At 10:51 a.m. on December 7, 1926—92 years ago today—an obscurely worded telegram signed by “David’s father” was sent over the lines from New York City to Williamsburg, an event we mark as the beginning of the Restoration of Virginia’s colonial capital.
It read: “Authorize purchase of antique referred to in your long letter of December fourth at eight on basis outlined in shorter letter same date.”
The sender was the industrial magnate John D. Rockefeller Jr., and the recipient was the Rev. Dr. W.A.R. Goodwin, the rector of Bruton Parish Church. The "antique" was the Ludwell-Paradise House, an original 18th-century building on Duke of Gloucester Street, which was on the market for $8,000. This historic home was the first structure to be purchased as a part of what would become the Restoration. Goodwin was lobbying for support for his dream of preserving Williamsburg's surviving colonial fragments and rebuilding the lost ones so that the city might stand as a testament to America's founding.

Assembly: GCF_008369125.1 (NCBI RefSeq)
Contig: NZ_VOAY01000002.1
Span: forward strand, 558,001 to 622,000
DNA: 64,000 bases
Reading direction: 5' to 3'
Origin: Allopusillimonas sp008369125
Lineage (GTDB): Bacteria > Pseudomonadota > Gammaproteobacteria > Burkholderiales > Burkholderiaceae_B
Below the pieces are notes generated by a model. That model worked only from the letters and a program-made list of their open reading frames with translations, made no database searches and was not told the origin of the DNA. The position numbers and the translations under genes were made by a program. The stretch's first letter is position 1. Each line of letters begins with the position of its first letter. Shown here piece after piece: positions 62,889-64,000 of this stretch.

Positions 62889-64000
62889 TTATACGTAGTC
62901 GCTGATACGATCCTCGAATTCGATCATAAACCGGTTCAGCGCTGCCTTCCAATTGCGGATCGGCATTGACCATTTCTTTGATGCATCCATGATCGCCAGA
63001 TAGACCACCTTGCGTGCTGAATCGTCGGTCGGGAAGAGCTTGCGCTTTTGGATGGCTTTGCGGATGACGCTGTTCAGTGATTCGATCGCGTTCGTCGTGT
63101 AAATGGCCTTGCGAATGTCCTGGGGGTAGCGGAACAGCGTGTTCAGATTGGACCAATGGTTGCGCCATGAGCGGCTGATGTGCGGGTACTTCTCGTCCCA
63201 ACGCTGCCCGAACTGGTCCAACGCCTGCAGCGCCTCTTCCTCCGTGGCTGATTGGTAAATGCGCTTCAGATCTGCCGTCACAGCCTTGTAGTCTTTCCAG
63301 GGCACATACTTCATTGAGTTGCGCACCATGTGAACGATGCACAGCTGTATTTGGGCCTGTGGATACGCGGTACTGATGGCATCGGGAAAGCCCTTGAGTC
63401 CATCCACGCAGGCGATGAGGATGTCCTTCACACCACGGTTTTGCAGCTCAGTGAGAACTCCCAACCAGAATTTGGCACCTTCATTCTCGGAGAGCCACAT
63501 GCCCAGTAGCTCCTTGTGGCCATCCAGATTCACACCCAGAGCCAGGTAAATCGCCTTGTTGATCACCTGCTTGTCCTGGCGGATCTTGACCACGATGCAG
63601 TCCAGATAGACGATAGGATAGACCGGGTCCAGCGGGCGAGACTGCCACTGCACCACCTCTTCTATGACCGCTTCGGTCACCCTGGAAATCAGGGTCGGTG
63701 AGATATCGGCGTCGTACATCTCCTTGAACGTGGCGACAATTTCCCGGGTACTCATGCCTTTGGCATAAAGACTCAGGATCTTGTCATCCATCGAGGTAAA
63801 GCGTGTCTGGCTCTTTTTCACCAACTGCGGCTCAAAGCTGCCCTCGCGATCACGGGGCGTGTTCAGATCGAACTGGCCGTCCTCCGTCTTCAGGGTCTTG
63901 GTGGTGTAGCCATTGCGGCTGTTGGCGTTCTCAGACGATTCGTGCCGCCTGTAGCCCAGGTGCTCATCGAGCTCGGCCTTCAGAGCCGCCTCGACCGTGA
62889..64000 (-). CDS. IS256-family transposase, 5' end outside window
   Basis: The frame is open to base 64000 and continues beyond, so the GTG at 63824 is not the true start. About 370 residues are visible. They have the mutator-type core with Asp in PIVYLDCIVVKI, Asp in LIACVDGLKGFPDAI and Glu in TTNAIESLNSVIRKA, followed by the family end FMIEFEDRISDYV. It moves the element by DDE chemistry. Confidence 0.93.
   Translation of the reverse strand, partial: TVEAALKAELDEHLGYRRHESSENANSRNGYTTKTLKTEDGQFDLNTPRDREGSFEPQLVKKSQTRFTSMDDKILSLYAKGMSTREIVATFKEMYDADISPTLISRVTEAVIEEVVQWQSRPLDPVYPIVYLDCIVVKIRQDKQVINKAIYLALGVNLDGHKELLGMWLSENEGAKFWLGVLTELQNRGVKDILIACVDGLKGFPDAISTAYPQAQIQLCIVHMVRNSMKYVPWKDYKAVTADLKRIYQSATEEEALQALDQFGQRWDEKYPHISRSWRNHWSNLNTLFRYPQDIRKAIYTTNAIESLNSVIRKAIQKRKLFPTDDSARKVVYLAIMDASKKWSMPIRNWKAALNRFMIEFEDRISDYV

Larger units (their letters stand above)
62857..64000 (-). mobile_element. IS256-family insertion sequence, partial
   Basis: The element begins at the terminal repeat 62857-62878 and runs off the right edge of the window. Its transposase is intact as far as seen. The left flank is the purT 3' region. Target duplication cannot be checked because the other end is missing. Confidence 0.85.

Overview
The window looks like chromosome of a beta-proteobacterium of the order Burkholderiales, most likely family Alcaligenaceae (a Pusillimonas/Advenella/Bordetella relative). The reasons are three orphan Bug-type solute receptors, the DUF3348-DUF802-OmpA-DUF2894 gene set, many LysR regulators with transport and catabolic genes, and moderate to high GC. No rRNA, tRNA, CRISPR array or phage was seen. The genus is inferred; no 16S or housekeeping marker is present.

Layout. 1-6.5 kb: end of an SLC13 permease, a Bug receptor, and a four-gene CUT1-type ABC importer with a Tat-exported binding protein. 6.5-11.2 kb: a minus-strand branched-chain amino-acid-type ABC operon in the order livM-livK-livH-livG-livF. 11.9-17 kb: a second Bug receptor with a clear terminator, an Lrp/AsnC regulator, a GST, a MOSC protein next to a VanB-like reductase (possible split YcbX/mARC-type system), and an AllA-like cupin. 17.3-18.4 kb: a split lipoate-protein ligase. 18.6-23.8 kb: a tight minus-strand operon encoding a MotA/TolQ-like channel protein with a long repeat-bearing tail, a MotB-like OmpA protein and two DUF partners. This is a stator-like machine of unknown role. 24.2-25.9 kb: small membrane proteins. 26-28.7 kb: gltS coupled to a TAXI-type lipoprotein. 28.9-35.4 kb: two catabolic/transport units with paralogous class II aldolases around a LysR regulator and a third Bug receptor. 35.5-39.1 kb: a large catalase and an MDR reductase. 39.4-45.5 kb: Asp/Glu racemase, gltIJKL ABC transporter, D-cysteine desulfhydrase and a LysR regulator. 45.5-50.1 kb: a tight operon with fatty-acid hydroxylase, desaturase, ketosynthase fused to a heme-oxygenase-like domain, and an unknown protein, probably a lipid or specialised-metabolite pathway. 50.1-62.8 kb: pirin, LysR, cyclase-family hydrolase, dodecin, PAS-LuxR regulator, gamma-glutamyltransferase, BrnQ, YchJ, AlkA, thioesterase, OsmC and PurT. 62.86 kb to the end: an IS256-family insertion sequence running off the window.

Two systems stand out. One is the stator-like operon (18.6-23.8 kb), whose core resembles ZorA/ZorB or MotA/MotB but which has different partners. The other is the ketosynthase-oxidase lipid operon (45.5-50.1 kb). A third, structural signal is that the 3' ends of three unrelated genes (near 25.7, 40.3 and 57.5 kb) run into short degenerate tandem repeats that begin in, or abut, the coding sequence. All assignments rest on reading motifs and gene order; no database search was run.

Between the Rev. Dr. Goodwin’s heroic labors and Mr. Rockefeller's exceptional philanthropy, the Restoration was a truly ambitious feat. Almost 100 years later, the dream of inspiring people from all walks of life and from all parts of the world with the story of America’s beginnings is a reality. The Restoration is not merely the bricks and mortar of projects like the reconstruction of the Market House and the renovation of the Palace complex; it’s the ongoing effort to better understand our history—including its imperfections and difficulties.
Today the responsibility for protecting the legacy of the Rev. Dr. Goodwin and Mr. Rockefeller falls to all of us. Join us in our mission to feed the human spirit by sharing America’s enduring story. Philanthropy brought the dream to life, and, with your help, will keep it alive for many generations to come.Give Now